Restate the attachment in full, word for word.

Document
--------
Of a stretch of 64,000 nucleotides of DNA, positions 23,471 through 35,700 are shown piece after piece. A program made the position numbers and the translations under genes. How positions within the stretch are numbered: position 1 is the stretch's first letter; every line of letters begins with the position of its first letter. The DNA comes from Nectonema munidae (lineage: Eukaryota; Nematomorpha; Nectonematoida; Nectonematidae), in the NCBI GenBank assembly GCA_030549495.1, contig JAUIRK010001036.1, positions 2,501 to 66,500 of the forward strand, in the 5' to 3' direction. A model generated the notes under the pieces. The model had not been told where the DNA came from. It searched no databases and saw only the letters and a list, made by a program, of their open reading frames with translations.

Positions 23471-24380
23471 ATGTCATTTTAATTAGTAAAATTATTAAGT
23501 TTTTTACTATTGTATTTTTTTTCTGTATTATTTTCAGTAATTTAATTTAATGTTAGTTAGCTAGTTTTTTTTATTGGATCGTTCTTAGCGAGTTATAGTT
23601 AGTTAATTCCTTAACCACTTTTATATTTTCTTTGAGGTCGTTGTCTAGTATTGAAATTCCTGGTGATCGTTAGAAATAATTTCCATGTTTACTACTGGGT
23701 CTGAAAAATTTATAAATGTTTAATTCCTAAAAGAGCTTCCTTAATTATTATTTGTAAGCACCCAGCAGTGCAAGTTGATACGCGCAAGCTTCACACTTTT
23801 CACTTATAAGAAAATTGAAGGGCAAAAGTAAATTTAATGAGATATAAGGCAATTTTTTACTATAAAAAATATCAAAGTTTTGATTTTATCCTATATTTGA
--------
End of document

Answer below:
Of a stretch of 64,000 nucleotides of DNA, positions 23,471 through 35,700 are shown piece after piece. A program made the position numbers and the translations under genes. How positions within the stretch are numbered: position 1 is the stretch's first letter; every line of letters begins with the position of its first letter. The DNA comes from Nectonema munidae (lineage: Eukaryota; Nematomorpha; Nectonematoida; Nectonematidae), in the NCBI GenBank assembly GCA_030549495.1, contig JAUIRK010001036.1, positions 2,501 to 66,500 of the forward strand, in the 5' to 3' direction. A model generated the notes under the pieces. The model had not been told where the DNA came from. It searched no databases and saw only the letters and a list, made by a program, of their open reading frames with translations.

Positions 23471-24380
23471 ATGTCATTTTAATTAGTAAAATTATTAAGT
23501 TTTTTACTATTGTATTTTTTTTCTGTATTATTTTCAGTAATTTAATTTAATGTTAGTTAGCTAGTTTTTTTTATTGGATCGTTCTTAGCGAGTTATAGTT
23601 AGTTAATTCCTTAACCACTTTTATATTTTCTTTGAGGTCGTTGTCTAGTATTGAAATTCCTGGTGATCGTTAGAAATAATTTCCATGTTTACTACTGGGT
23701 CTGAAAAATTTATAAATGTTTAATTCCTAAAAGAGCTTCCTTAATTATTATTTGTAAGCACCCAGCAGTGCAAGTTGATACGCGCAAGCTTCACACTTTT
23801 CACTTATAAGAAAATTGAAGGGCAAAAGTAAATTTAATGAGATATAAGGCAATTTTTTACTATAAAAAATATCAAAGTTTTGATTTTATCCTATATTTGA